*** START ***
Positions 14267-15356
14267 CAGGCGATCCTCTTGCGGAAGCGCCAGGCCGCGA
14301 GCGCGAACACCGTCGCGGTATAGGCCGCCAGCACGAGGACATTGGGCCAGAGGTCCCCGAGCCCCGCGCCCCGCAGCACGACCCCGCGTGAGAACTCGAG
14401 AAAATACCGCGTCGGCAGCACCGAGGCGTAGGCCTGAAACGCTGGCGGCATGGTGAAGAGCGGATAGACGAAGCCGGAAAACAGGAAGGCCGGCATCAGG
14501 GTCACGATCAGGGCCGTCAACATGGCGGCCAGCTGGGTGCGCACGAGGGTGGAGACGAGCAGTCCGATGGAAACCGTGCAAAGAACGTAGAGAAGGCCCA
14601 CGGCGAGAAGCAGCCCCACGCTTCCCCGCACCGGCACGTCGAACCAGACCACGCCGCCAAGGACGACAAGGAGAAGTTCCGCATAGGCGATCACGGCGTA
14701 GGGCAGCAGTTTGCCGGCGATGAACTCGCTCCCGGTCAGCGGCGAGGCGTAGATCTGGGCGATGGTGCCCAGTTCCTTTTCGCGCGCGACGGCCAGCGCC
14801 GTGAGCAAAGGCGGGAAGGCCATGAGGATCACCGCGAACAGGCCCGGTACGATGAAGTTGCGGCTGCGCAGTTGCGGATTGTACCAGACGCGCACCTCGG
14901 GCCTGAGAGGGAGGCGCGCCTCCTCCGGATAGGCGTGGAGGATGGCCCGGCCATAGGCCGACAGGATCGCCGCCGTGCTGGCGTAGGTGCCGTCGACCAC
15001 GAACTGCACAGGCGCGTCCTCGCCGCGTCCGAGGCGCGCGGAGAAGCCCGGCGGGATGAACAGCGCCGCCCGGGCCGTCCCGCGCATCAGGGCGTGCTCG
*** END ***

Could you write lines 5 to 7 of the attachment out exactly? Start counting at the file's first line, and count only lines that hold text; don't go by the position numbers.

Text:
14501 GTCACGATCAGGGCCGTCAACATGGCGGCCAGCTGGGTGCGCACGAGGGTGGAGACGAGCAGTCCGATGGAAACCGTGCAAAGAACGTAGAGAAGGCCCA
14601 CGGCGAGAAGCAGCCCCACGCTTCCCCGCACCGGCACGTCGAACCAGACCACGCCGCCAAGGACGACAAGGAGAAGTTCCGCATAGGCGATCACGGCGTA
14701 GGGCAGCAGTTTGCCGGCGATGAACTCGCTCCCGGTCAGCGGCGAGGCGTAGATCTGGGCGATGGTGCCCAGTTCCTTTTCGCGCGCGACGGCCAGCGCC